In 1834, Évora was the site of the surrender of the forces of King Miguel I, which marked the end of the Liberal Wars. The many monuments erected by major artists of each period now testify to Évora's lively cultural and rich artistic and historical heritage. The variety of architectural styles (Romanesque, Gothic, Manueline, Renaissance, Baroque), the palaces and the picturesque labyrinth of squares and narrow streets of the city centre are all part of the rich heritage of this museum-city.
Évora (altitude 300 m) is situated in Alentejo, a large region of wide plains on the south of Portugal, bordered on the North by the Tagus River and on the South by the region of Algarve. The city is 140 km (87 mi) from the capital city Lisbon, and 80 km (50 mi) from Badajoz at the Spanish border. It is the chief city of the region. The seat of the municipality is the city of Évora, composed by the civil parishes of Évora (São Mamede, Sé, São Pedro e Santo Antão) in the historical centre and the urban parishes of Bacelo e Senhora da Saúde and Malagueira e Horta das Figueiras outside the ancient city walls where most of the population in fact reside. The remaining civil parishes in the municipality are rural or suburban and do not form part of the city for statistic purposes. The city's historical centre has about 4,000 buildings and an area of 1.05 km2 (0.41 sq mi).
Évora has a hot-summer mediterranean climate. As typical of the interior Alentejo, Évora is prone to severe heat extremes with an all-time record of 46 °C (115 °F). However, the average summer high usually is around 30 °C (86 °F), which is significantly less severe heat than being found in nearby Andalusia, Spain. This is due to low-scale maritime effects due to the relative proximity to the Atlantic Ocean, which also causes seasonal lag predominantly during the warmer period, with night-time temperatures being milder in September than June as well as in October compared with May. Frosts in winter are frequent but not usually severe, snow falling only twice a decade. Day-time temperatures throughout winter most often staying below 10 °C (50 °F).
Évora is a pleasant medium-sized city and has numerous monuments. Due to its long history, monuments and buildings are its main attraction to outsiders. However, there are numerous "Festas Populares" celebrating saints, holidays, "Feiras" (fairs) and cultural events (such as televised musical presentations) sponsored by the municipality and other organizations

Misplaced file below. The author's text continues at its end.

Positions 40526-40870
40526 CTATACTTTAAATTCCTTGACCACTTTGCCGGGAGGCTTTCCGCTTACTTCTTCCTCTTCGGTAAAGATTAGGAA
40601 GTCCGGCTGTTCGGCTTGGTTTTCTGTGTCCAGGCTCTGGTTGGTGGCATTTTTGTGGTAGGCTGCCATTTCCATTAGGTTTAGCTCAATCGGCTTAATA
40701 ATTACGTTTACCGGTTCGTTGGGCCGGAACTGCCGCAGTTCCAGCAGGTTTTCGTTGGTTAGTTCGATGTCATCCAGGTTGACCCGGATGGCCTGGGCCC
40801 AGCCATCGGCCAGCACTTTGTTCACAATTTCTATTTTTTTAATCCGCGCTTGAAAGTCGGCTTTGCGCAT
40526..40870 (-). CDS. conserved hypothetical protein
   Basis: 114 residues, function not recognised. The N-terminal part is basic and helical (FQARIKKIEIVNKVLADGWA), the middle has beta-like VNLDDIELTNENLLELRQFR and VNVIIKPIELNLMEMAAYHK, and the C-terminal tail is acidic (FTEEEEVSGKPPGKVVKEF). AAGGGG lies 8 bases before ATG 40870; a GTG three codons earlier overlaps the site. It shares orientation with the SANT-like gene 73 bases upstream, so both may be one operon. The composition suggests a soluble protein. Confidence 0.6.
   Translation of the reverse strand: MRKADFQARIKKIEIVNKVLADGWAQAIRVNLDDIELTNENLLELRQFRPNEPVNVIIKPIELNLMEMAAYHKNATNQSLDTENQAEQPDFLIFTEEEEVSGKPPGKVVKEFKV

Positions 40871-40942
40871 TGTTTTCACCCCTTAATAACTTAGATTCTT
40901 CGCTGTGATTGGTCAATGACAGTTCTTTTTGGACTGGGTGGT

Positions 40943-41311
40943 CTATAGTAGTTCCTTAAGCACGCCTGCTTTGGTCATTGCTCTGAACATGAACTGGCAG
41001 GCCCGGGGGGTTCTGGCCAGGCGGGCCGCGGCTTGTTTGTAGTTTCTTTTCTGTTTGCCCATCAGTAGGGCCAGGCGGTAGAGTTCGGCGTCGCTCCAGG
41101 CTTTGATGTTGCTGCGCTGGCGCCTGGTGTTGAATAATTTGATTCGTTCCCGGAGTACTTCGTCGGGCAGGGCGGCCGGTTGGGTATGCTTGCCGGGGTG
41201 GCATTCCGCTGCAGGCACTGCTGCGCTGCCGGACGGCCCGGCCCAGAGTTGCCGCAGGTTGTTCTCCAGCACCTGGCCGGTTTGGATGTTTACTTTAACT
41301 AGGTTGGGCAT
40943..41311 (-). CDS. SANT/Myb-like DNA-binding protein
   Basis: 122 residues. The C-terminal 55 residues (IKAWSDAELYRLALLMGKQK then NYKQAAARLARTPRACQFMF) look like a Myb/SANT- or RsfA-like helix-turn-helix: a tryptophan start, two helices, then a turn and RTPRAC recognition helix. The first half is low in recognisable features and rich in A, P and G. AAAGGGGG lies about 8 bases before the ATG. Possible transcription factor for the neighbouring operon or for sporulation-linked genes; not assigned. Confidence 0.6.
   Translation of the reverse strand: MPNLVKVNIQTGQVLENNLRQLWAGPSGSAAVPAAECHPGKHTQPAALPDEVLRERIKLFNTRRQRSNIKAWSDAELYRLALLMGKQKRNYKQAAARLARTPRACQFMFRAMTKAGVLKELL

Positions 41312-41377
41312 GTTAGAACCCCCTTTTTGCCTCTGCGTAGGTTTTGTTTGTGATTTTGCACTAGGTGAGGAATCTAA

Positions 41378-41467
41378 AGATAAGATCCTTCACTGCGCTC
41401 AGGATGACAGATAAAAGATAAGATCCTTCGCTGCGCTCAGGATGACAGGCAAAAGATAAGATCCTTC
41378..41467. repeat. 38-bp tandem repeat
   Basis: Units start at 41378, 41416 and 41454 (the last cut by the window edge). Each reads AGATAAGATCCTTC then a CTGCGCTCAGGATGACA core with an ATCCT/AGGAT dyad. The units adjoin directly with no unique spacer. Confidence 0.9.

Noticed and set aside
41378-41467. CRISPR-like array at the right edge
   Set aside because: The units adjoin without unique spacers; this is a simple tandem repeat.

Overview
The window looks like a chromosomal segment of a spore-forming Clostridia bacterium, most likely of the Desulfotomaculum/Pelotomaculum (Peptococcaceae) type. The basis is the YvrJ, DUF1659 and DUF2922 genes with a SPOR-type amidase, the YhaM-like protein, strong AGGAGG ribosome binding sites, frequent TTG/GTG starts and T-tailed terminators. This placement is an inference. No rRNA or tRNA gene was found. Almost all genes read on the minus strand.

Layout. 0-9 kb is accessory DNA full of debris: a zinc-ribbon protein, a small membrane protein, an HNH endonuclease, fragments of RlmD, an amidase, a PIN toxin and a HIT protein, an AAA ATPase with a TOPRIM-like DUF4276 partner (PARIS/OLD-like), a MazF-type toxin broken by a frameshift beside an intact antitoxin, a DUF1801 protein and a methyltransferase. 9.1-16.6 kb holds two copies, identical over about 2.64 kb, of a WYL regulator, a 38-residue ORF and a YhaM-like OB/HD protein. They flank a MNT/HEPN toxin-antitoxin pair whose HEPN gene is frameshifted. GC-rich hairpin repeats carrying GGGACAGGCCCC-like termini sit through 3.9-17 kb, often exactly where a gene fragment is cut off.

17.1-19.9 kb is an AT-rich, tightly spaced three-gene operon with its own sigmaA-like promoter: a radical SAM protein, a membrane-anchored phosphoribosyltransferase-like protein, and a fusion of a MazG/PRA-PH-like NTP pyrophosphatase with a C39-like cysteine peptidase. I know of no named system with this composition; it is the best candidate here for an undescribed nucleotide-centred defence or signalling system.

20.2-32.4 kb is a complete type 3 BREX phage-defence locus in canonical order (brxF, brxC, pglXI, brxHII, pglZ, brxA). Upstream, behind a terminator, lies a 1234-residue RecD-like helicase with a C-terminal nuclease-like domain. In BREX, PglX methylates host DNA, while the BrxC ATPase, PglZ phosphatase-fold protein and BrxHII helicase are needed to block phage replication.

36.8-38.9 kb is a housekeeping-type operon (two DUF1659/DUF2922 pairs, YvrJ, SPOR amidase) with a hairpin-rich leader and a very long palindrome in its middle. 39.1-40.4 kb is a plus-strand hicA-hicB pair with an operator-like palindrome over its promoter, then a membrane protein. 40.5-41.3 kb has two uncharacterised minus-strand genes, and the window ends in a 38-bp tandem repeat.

The municipality consists of the following 12 civil parishes:Bacelo e Senhora da Saúde
Évora (São Mamede, Sé, São Pedro e Santo Antão)
Malagueira e Horta das Figueiras
Nossa Senhora da Graça do Divor
Nossa Senhora da Tourega e Nossa Senhora de Guadalupe
Nossa Senhora de Machede
São Bento do Mato
São Manços e São Vicente do Pigeiro
São Miguel de Machede
São Sebastião da Giesteira e Nossa Senhora da Boa Fé
Torre de Coelheiros
Évora is twinned with: Angra do Heroísmo, Portugal, since 1986.
Suzdal, Russia, since 1986.
Mozambique Island, Mozambique, since 1997.
Chartres, France, since 2003.
Tønsberg, Norway, since 2003.
Évora is also part of the Most Ancient European Towns Network.
Évora is the chief city of the Alentejo region, and plays a role as an important agricultural and services center. It is home to several institutions with great importance for the region, like the state-run University of Évora and district hospital. Évora has tried to develop the aerospace sector, and has been chosen to host the Portuguese Aeronautical Cluster after Brazilian aircraft manufacturer giant Embraer decided to establish in the city two factories (one of metallic structures and other of composite structures) for the production of aircraft parts along with its European Engineering Center. The city's aeronautical park, which includes an aerodrome, is about to receive a number of other investments related to the aeronautical industry, amongst which the most noteworthy investments are the ones of Lauak and Mecachrome.
Évora, as well as the surrounding area, has many hotels, bed-and-breakfasts and various styles of accommodation.
Évora can be reached by bus or train, with the construction of a high speed train link to Lisbon and Madrid is planned.
There is a small airfield, the Évora Municipal Airport, currently without commercial airline service. The closest major airports are: Beja, Lisbon, Faro and Badajoz.Anta Grande do Zambujeiro, about 10 km (6 mi) from Évora near Valverde: It is the larger dolmen in the region.
Cromeleque dos Almendres, 15 km (9 mi) from Évora: Megalithic monument, a cromlech with archaeoastronomical interest.